Road construction is a necessary inconvenience that usually pays off in the end.
But businesses along Mahoning County’s Western Reserve Highway say roadwork has been going on for weeks and they are paying far more than the tax money spent on infrastructure because customer visits are not accounted for. Some customers have even been turned away by road crews, leaving business owners now fearing for their livelihoods.
No infrastructure upgrade should be undertaken at such a cost.
Worse, the elected county officials in charge of the program have been slow to respond to attempts to discuss these issues.
Particularly problematic is the half-mile section of West Western Reserve Road between Hitchcock Road and Glenwood Avenue, the first part of a multi-phase project to replace about five miles of domestic sewer lines all the way to North Lima Road . We suspect this problem will continue in the next phase as well.
Construction is currently underway in the Western Reserve Plaza area, which includes Sparkle Market, Lemon Tree florist, ShipOnSite, Parcel Delivery, and Risers Tavern & Grill. Inside the grocery store is a pharmacy. Closer to Glenwood Avenue is West Glen Plaza, which has many other businesses.
Work on this phase began in October. 31. It is expected to end the day before Thanksgiving, but the impact of losing business in the weeks leading up to the holiday could linger longer.
When our photographer was there, only about three cars could be seen in the usually busy grocery store parking lot. A spokeswoman for Retail Square said Sparkle’s business was down about 60%.
“They hit us and all these businesses hard over the holiday season, and obviously the grocery store is the biggest thing right now during the holiday season,” said Nikky Furrie, a spokeswoman for the Furrie Vitullo Group and Village Plaza Sparkle. Cooking, but some people want to ship packages for the holidays, so ShipOnSite is hurting, and everyone knows that the night before Thanksgiving is the biggest holiday for everyone to go out.”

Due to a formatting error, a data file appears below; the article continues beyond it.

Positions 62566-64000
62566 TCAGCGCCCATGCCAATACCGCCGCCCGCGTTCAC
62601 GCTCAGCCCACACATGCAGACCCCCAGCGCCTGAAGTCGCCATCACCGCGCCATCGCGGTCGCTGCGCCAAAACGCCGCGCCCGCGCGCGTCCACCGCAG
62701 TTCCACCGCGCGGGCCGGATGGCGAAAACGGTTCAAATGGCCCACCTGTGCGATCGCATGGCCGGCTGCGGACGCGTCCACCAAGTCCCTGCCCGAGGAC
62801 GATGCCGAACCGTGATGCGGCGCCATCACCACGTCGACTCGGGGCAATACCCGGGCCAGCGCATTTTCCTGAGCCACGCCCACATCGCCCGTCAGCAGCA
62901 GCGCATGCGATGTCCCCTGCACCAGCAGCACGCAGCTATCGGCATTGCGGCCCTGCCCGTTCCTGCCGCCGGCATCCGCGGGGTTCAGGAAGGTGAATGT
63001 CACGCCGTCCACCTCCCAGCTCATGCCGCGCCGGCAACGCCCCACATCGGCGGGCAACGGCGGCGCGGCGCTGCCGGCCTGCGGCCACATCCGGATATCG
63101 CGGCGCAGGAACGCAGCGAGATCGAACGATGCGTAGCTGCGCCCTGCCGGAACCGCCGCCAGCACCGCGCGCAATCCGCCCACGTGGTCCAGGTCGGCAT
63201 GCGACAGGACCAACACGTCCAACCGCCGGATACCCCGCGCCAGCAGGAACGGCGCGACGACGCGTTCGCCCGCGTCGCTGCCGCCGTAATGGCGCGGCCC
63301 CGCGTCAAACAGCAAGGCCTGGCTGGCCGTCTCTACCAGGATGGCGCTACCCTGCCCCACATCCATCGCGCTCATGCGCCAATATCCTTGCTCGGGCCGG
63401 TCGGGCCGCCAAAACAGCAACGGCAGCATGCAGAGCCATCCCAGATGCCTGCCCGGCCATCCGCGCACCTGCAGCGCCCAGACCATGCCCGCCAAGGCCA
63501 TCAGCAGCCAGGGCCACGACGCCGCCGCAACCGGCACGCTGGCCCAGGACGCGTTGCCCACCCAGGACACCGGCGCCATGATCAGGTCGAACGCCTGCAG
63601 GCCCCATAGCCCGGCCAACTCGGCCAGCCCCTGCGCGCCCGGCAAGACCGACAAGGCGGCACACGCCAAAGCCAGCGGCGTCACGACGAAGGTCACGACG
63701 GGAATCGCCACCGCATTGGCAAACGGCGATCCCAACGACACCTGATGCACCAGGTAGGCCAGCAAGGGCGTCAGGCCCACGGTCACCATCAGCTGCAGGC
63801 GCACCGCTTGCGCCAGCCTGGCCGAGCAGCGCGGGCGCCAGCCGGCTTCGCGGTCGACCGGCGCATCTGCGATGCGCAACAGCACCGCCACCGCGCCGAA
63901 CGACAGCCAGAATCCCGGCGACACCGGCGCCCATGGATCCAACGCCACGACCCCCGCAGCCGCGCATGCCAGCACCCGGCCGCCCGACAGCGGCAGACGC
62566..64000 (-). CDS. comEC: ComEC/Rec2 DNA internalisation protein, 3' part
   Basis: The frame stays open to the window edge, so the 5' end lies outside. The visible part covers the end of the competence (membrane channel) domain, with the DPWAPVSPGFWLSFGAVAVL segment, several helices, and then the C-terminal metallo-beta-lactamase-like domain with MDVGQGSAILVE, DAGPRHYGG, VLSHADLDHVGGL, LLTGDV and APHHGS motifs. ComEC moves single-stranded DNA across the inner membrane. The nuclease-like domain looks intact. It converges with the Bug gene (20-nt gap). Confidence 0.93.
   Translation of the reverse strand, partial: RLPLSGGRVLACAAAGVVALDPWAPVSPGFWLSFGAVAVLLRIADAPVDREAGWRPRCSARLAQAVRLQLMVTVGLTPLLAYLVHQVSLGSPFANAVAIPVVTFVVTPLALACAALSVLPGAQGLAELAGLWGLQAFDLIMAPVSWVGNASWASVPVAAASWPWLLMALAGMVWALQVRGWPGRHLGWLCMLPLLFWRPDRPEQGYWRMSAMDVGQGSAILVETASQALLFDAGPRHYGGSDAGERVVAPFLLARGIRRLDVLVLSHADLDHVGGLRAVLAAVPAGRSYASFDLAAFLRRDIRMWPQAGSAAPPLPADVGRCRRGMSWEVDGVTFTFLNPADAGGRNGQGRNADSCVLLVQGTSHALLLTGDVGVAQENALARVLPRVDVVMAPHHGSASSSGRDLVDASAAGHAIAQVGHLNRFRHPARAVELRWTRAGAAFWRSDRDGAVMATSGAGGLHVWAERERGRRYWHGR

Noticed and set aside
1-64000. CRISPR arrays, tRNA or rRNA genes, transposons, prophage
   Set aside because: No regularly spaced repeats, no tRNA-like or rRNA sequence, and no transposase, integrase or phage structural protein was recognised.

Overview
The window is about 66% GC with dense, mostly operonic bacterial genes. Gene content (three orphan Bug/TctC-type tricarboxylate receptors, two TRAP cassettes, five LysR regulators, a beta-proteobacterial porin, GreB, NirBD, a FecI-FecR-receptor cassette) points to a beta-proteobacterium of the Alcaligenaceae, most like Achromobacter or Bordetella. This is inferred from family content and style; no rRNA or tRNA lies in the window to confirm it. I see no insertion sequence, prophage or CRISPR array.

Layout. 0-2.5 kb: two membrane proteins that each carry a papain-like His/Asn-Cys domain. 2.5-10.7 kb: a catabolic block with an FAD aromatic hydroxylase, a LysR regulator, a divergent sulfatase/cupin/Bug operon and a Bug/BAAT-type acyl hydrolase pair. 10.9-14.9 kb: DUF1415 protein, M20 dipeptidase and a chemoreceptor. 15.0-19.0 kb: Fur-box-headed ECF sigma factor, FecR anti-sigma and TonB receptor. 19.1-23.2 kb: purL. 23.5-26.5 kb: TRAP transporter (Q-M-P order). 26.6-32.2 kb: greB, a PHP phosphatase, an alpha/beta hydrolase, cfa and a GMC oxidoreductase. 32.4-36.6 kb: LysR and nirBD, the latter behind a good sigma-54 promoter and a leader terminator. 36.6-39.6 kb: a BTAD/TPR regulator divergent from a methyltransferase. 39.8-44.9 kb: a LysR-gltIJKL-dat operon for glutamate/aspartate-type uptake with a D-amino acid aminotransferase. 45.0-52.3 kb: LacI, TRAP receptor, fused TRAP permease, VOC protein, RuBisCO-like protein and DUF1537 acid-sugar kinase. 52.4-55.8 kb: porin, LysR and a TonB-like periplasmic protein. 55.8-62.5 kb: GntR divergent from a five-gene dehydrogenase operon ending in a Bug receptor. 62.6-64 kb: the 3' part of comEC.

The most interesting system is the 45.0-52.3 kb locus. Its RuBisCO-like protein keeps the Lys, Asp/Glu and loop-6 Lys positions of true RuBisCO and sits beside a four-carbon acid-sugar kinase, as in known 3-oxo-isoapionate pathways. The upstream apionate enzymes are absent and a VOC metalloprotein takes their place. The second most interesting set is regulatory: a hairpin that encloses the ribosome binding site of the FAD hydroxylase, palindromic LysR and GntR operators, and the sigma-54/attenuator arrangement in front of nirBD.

We were even more confused when Furrie said they had received reports of people trying to get to their store being told the plaza was closed. She tried asking the county engineer if there was a sign posted stating that Sparkle Plaza was open, “but we didn’t get any response,” she said.
Multiple messages left by CNN reporters seeking comment from Ginnetti also went unanswered.
In the end, the merchants erected their own signs near the roads in both squares.
Less business means less demand for staff. This has a trickle-down effect on a post-pandemic economy that is still struggling to recover.
In fact, Western Reserve Road is a busy thoroughfare. Of course, this problem should have been anticipated. There should be programs that are more responsive to the needs of the public than just blocking access and trying to keep motorists out.
Let’s face it, the sole purpose of upgrading infrastructure is to improve transportation and services for the businesses there as well as the resident and traveling public. None of this work is good if it does irreparable damage to the businesses these upgrades are supposed to help.
Frankly, this isn’t the first time Mahoning County Engineer Pat Ginnetti has fallen on deaf ears to complaints from business owners and the traveling public. Not so long ago, Austin Township businesses and motorists expressed dismay at roadworks on busy Mahoning Avenue. A request to have the work done in the evening was denied.
We believe that road workers, regulators, and especially elected officials who make these decisions should work harder to find compromises that keep roads smooth and accessible.
Why not work at night? Why aren’t arrangements made to ensure that at least one lane remains clear during construction, and that road crews and law enforcement on site do everything they can to help motorists get where they want to go? Temporary traffic signals or flags at either end can easily accomplish this.
Perhaps the most important question is why does this project have to be done now – the busiest shopping season of the year? There may be a very logical reason, but attempts by both the business and our employees to contact Ginnetti have gone unrewarded.
This is unacceptable. Elected officials must realize that they work for the public — not the other way around.
In the long run, the installation of new infrastructure and roadworks should not come at the expense of the businesses these works are intended to serve.